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April 02, 2018

Here are all of new Eagles WR Mike Wallace's targets in 2017, with analysis

When the Philadelphia Eagles signed wide receiver Mike Wallace in free agency, they didn't just find a replacement for the outgoing Torrey Smith. 

In my view, they found an upgrade.

To get myself a little more familiar with Wallace's skill set, I watched all of his targets in 2017, and cut them up in the video below. Give it a watch, and then I'll make some observations thereafter: 


• As you could see, the video starts off a little rough. Wallace wasn't nearly as good in the first half of the season as he was in the second half. That showed up both in his play, and in the stat sheet:

 Mike WallaceRec Yards YPC TD 
 1st half of the season (7 games)16 248 15.5 
2nd half of the season (8 games) 36 500 13.9 

Over his career, if you look at his splits, Wallace often has very good Decembers. For an Eagles team that is likely to be a Super Bowl contender again in 2018, a player who saves his best for the end of the season is ideal.

• Wallace is a deep threat, clearly, as he was able to get behind the defense for a number of big plays in 2017. The Ravens should have also connected on plenty of other opportunities in which Wallace got open vertically, but he was the victim of several off-target deep throws by Joe Flacco.

Despite the missed opportunities, Wallace has nine receptions of 40 or more yards over the last two seasons. The Eagles, as a team, have just 14 over that same span.

• In 2017, Torrey Smith saw an average cushion from opposing defensive backs of 7.4 yards. That was the biggest average cushion in the NFL, according to the NFL’s NextGen stats. Oftentimes if an opposing defense doesn’t respect a player’s ability to beat them over the top, they will play a lot of press against them. Conversely, if you’re a deep threat, but ineffective running shorter routes underneath, you’ll face your share of off coverage. Opposing defenses respected Smith's speed, and dared him to beat them on shorter routes.

Wallace’s short-to-intermediate skills are better than Smith’s. Opposing defenses will not be able to play as far off against him as they did with Smith, which is significant in explaining why Wallace is a better deep threat.

• When Wallace made plays down the field, it was when he was able to gain separation. He was not nearly as effective making contested catches on deep balls.

• Wallace's hands are just OK. He had two bad drops last season – one on a deep ball, and one on a pass that got through his hands in traffic on a third down. He had several other non-catches that could have perhaps been catches. I phrase it that way because it's debatable whether or not you would call some of them drops.

On the other hand, he also made a number of catches that you would not reasonably expect a receiver to make. For example, his one-handed touchdown grab against the Packers was obviously a terrific catch, and I have no idea how he didn’t drop the ball when he was blown up by a Bengals safety on the sideline. Ultimately, that catch did not count because the hit prohibited his second foot from landing in bounds, but the fact that he held onto the ball was remarkable.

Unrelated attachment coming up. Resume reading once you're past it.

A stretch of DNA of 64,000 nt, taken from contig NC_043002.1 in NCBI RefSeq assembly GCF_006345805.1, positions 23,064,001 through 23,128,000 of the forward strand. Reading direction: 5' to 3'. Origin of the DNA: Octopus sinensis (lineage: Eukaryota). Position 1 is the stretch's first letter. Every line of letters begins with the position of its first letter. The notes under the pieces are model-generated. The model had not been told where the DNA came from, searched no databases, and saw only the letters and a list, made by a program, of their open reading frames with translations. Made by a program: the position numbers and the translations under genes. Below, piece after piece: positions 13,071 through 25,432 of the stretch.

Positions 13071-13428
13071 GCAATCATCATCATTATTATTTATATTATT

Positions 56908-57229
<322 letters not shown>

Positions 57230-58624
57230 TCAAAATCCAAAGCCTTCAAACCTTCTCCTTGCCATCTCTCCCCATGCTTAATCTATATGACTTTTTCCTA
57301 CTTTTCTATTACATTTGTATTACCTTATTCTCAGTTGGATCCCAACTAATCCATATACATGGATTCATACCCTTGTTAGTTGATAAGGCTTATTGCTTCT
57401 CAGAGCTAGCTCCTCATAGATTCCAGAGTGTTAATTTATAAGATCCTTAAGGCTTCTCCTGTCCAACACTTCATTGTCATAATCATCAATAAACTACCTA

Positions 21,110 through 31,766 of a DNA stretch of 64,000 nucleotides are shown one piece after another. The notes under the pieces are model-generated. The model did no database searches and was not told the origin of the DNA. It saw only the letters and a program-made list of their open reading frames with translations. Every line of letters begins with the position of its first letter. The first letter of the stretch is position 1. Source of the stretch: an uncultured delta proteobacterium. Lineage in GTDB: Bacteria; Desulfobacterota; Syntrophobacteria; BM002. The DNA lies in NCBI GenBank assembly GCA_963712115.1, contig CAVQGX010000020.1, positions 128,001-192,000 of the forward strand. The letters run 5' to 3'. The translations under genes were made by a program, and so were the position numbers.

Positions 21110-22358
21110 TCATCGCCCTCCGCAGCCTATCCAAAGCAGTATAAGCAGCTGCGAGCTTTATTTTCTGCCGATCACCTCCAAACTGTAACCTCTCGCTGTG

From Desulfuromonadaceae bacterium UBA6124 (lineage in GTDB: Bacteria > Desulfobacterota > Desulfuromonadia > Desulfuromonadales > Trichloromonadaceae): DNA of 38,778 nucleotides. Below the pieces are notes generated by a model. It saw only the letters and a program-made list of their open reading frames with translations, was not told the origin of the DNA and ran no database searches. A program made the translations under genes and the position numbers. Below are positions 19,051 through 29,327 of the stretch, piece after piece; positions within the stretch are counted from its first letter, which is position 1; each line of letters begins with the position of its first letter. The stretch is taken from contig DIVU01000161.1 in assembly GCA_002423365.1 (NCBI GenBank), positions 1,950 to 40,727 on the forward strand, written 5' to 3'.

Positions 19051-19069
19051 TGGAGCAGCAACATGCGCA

• He’s a better route runner than I anticipated, as the video shows on a few circumstances. He knows how to set up defenders and get them to guess what route he is running incorrectly, which leads to ample separation. He also has an understanding of how to gear down and post up against zone defense.

• He isn’t much of a yards after the catch guy, or at least he wasn’t in 2017. He had some opportunities in the open field, but doesn’t make many defenders miss, and doesn’t break many tackles.

• He showed some headiness against the Steelers, breaking up a pair of interception opportunities.

• I like his toughness. He took two big shots in the regular season finale against the Bengals, and not only stayed in the game, but continued to be a big factor in the second half of that game, scoring a go-ahead touchdown that nearly got the Ravens into the playoffs. Also, just generally speaking, he seems unafraid to work the middle of the field.


One of the more obvious takeaways in watching Wallace was how crappy the Ravens' offense was in 2017. They were 28th in passing yards, and dead last in yards per pass attempt. In Baltimore's offense, Wallace was easily the most effective weapon in the passing attack, as his supporting cast consisted of a 37-year old Benjamin Watson, a declining Jeremy Maclin, and um, that's basically it. 

In Philadelphia, he'll be fourth in the pecking order behind Zach Ertz, Alshon Jeffery, and Nelson Agholor, as well as a beneficiary of a far superior rushing attack. He will be more of a complementary piece than a focus of the offense, which should suit his strengths at this stage of his career.

At a minimum, I came away from this exercise convinced that Wallace is a clear upgrade over Smith. If he can stay healthy, Wallace will make more plays down the field than Smith did, which will benefit Ertz, Jeffery, Agholor, and most importantly, Carson Wentz, by opening up the intermediate areas of the field.

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